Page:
Tag: Energy Transition

Will War Accelerate Energy Transition?

The World Jurist Association (WJA) organized the panel “Degassing Europe: Will War Accelerate the Energy Transition?” which is the first Opening Session of the “on-going” World Law Congress 2023. This virtual meeting brought together Miguel Arias Cañete, former European Commissioner for Climate Action; Cristina Lobillo Borrero, Director of Energy Policy at the Directorate General for Energy of the European Commission; and Javier de Cendra, Dean of the Law School of the University Francisco de Vitoria and expert in Environmental Law.

Viviane Reding, vice-president of the World Law Foundation and former vice-president of the European Commission, moderated the debate, inaugurated by Javier Cremades, president of the WJA. During his speech, President Cremades stressed that “the energy transition is taking place in an unprecedented context in the 21st century. With the war in Ukraine, the conflict unleashed by Moscow, violating international law, has revealed the dependence of Europe and many other regions on Russian fossil fuels”.

During the debate, the panel agreed on the fact that the European Union is fully committed to the objectives of decarbonization by 2055, which implies a progressive abandonment of fossil fuels, and its total substitution by clean energies: renewables, green hydrogen, etc. The so-called energy transition process, which is currently taking place, will achieve a triple objective once complete: cheaper, non-polluting and self-sufficiency.

It was also mentioned that the war in Ukraine has highlighted the urgent need to eliminate the current EU’s energy dependence on Russia by 2030 at the latest, and if possible, by 2027.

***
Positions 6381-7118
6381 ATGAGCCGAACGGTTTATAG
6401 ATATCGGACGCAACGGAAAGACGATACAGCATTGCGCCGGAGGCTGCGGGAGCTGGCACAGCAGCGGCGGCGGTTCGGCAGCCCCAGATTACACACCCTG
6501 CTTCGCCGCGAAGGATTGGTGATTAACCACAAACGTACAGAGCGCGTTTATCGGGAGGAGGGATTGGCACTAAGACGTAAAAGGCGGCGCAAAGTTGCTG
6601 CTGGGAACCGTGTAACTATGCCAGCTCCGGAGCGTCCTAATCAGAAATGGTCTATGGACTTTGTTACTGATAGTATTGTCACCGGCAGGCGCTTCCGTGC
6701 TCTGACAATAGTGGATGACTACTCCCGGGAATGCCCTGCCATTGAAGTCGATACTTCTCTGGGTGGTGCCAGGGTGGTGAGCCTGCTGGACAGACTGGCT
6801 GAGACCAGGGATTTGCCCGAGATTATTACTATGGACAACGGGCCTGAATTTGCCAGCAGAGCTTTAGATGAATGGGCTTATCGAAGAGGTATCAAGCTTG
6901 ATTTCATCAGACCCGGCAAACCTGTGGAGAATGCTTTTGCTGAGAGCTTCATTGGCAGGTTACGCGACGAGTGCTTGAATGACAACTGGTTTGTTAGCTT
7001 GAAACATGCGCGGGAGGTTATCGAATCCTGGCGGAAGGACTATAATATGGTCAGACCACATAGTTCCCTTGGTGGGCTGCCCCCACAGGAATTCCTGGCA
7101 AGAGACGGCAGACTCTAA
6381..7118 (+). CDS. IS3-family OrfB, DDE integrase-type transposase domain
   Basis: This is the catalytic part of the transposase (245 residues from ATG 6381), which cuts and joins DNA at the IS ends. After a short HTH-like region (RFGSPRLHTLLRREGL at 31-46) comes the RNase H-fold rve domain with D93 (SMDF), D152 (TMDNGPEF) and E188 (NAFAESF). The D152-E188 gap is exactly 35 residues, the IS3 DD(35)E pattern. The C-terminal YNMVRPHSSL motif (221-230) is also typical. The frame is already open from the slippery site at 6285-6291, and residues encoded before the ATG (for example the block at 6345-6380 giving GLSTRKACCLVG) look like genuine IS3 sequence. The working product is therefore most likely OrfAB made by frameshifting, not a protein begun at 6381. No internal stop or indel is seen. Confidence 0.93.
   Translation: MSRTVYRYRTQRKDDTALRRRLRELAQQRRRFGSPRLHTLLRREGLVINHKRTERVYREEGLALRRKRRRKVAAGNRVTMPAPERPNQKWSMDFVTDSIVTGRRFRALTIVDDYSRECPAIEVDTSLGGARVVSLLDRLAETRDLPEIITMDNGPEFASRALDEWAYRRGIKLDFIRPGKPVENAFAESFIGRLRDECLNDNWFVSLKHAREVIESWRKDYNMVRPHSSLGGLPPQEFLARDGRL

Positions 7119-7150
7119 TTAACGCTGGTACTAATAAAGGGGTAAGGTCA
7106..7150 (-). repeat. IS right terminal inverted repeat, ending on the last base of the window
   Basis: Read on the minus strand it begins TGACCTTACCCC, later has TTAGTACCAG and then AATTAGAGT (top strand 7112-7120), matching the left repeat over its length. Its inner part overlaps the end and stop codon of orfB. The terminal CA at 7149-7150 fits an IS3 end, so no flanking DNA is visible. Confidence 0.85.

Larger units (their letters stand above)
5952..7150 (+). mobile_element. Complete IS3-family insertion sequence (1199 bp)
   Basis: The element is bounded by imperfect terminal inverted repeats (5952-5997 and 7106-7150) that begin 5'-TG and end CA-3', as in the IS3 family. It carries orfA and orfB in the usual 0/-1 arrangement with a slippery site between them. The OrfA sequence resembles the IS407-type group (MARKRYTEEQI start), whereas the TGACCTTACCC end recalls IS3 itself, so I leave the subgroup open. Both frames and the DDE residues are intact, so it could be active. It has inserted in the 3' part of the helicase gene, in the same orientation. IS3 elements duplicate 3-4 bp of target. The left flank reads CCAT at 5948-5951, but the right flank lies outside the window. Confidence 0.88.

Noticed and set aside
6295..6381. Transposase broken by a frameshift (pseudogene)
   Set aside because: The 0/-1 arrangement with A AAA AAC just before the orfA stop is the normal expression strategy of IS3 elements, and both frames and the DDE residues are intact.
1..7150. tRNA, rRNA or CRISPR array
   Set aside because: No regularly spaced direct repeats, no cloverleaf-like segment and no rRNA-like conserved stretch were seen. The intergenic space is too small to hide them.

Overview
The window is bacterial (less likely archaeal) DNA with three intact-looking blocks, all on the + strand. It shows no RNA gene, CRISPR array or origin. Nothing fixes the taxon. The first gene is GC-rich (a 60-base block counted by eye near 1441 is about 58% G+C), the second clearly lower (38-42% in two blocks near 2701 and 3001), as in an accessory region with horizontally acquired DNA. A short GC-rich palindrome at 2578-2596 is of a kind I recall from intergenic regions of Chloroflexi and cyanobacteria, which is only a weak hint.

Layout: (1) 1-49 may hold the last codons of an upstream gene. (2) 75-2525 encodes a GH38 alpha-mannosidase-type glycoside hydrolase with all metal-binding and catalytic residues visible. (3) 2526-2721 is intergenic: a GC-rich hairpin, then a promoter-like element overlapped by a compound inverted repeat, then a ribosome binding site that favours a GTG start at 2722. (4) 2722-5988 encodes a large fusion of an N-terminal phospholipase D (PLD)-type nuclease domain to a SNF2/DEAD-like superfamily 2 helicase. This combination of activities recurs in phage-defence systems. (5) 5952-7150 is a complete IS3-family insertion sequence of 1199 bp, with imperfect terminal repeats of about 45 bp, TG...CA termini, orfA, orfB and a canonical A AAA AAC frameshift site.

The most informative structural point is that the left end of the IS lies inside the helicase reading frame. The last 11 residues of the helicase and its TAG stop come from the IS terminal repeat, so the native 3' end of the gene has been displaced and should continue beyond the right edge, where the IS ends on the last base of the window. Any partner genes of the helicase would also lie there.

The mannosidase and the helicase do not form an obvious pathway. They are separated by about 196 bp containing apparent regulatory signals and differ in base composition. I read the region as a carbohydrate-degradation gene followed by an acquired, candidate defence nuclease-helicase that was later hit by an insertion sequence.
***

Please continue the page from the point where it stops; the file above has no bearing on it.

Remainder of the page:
Panelists also agreed that energy transition towards decarbonization and independence from Russia are not contradictory goals; on the contrary, they are mutually reinforcing. The most effective way to achieve European energy self-sufficiency is to accelerate the transition in all its dimensions: increasing the contribution of renewables, energy efficiency and savings, new technologies, and in particular, green hydrogen. This philosophy underlies the Commission’s Repower communication, which confirms and reinforces the general objectives contained in the Fit for 55’s communication, approved by the European Council.

The world is currently immersed in a global crisis, which goes beyond the war in Ukraine, and even beyond the post-COVID 19 pandemic. Panelists remarked that this situation poses major challenges to the energy transition process. For example, questions relating to the availability and cost of innovative technologies and that of the raw materials required; questions relating to the world economic situation, inflation, contraction, and growth; and of a geopolitical nature, the duration and extension of the conflict, de-globalization, and disruption of supply chains, etc.

The rise in energy prices is undoubtedly, and especially in its “energy poverty” dimension, one of the greatest causes for concern and a major challenge to the energy transition process. The panel agreed that corrective measures must be implemented, but they must not jeopardize either the progress achieved or the road ahead. The European energy market, as the data shows, has worked very effectively, particularly for consumers and to encourage investment in renewables. The current problem is caused by rising gas prices, and that must be solved with specific measures, targeted at vulnerable sectors.

The European Union began the energy transition process two decades ago, and has already achieved important results: in particular, the fulfillment of all the objectives set for 2020 and the positive forecast, even in anticipation, with respect to those of 2030. The EU has the most complete legislative tools and financial instruments in the world to achieve decarbonization by 2055. Although the current crisis presents significant risks, there is a conviction that the EU has the capacity to overcome them, even to accelerate the process.